Jamestown Things to Do

  • Gov. John Smith overlooking the James River
    Gov. John Smith overlooking the James...
    by laurenzi1
  • Looking into the furnace
    Looking into the furnace
    by grandmaR
  • Powhatan house
    Powhatan house
    by grandmaR

Most Recent Things to Do in Jamestown

  • blueskyjohn's Profile Photo

    Military Through the Ages

    by blueskyjohn Written Mar 26, 2015

    2.5 out of 5 starsHelpfulness

    This is a festival of sorts, held once a year since 1984. Re-enactors represent military personnel from 64 A.D. to present time. They are dressed in full period military attire that includes equipment. They are very knowledgeable. I was happily surprised when I came across the 36th Naval Construction Battalion representing World War II in the Pacific Theater. My Grandfather served with the 36th in WW II! It brought back a lot of memories of my Grandfather and the stories he would tell me.

    It was a good day and very educational. Throughout the day there is demonstrations of battles, how period guns fired and Cannon fire. There were military bands playing music from their specific era, notably the Revolutionary War, Civil War and World War II.

    The festival is free and part of the admission to enter Jamestown Settlement. It happens every year for one weekend in the middle of March. I was fortunate to be here at that time.

    Related to:
    • Historical Travel
    • Festivals
    • Family Travel

    Was this review helpful?

  • blueskyjohn's Profile Photo

    Powhatan Indian Village

    by blueskyjohn Written Mar 26, 2015

    Located at the Jamestown Settlement museum, is an outdoor re-creation of a Powhatan Indian village. The Powhatan were the original inhabitants of this area. There are thatched shelters and historical interpreters dressed as Indians showing and explaining life as an Indian during the time of the first colonist.

    Hours:
    Monday 9:00 am – 5:00 pm
    Tuesday 9:00 am – 5:00 pm
    Wednesday 9:00 am – 5:00 pm
    Thursday 9:00 am – 5:00 pm
    Friday 9:00 am – 5:00 pm
    Saturday 9:00 am – 5:00 pm
    Sunday 9:00 am – 5:00 pm

    Related to:
    • Historical Travel
    • Museum Visits
    • Family Travel

    Was this review helpful?

  • blueskyjohn's Profile Photo

    Transportation to the New World

    by blueskyjohn Written Mar 26, 2015

    Settlers of the first colony arrived on three ships. They were the named the Susan Constant, Godspeed and Discovery. The Susan Constant was the largest and transported about 75 people alone. Both the Susan Constant and the Godspeed returned to England in June 1607. The Discovery remained behind to continue to explore the coast and rivers of Virginia.

    The three ships moored at the Jamestown Settlement today are reproductions. Visitors can board the ships and explore around. Quarters are tight and it is hard to imagine what life was like on the 4 month journey across the Atlantic.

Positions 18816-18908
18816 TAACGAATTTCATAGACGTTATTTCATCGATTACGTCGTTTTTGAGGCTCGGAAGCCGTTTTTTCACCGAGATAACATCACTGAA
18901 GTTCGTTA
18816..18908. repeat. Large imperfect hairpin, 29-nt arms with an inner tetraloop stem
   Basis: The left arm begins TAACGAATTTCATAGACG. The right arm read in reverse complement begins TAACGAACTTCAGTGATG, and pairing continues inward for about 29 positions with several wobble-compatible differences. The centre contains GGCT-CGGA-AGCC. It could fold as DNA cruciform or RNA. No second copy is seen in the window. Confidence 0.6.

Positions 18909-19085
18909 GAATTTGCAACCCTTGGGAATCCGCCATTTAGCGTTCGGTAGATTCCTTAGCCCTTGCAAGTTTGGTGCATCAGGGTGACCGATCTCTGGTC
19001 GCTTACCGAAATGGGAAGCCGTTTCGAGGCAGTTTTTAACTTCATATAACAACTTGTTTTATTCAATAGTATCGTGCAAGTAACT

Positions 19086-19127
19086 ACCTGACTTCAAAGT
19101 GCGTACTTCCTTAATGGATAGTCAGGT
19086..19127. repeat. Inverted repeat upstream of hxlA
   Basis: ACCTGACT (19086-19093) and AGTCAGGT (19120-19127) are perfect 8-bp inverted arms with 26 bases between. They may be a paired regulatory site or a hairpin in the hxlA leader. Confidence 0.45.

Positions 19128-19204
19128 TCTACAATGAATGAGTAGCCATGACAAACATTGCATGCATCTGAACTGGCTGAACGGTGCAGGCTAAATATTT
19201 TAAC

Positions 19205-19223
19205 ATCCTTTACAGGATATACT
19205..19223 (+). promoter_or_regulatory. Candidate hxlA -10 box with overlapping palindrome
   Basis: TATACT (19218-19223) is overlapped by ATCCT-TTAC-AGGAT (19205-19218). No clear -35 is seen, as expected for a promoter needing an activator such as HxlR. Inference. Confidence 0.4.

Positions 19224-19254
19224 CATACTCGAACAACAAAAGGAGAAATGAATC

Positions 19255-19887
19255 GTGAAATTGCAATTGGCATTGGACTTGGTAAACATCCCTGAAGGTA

Related to:
    • Museum Visits
    • Historical Travel
    • Family Travel

    Was this review helpful?

  • blueskyjohn's Profile Photo

    Jamestown Settlement

    by blueskyjohn Written Mar 26, 2015

    This is a museum and re-created settlement of Jamestown. The main attraction is the replica fort and buildings. It is constructed to show life from 1610 to 1614. There is period actors at the location giving demonstrations on wood and leather works as well as period firearms demonstrations. I found it very interesting and this is a great family activity. The actors really get the children involved and it's a great learning experience.

    Admission is 1
    $16.75 for adults and $7.75 for children. You can purchase a combination ticket for $21 if you want to visit Yorktown as well. If you are undecided, you can apply the Jamestown ticket to the Yorktown ticket to get the $21. However, this must be done by the next day.

    Hours:
    Monday 9:00 am – 5:00 pm
    Tuesday 9:00 am – 5:00 pm
    Wednesday 9:00 am – 5:00 pm
    Thursday 9:00 am – 5:00 pm
    Friday 9:00 am – 5:00 pm
    Saturday 9:00 am – 5:00 pm
    Sunday 9:00 am – 5:00 pm

    Related to:
    • Arts and Culture
    • Historical Travel
    • Museum Visits

    Was this review helpful?

  • blueskyjohn's Profile Photo

    The Voorhees Archaearium

    by blueskyjohn Written Mar 25, 2015

    On the grounds of Jamestown is the Nathalie and Alan Voorhees Archaearium which was built in 2006 to exhibit the artifacts recently discovered during excavation of the site. The exhibits focus on the time period between 1607 to 1624. This is based on artifacts discovered over the last 20 years.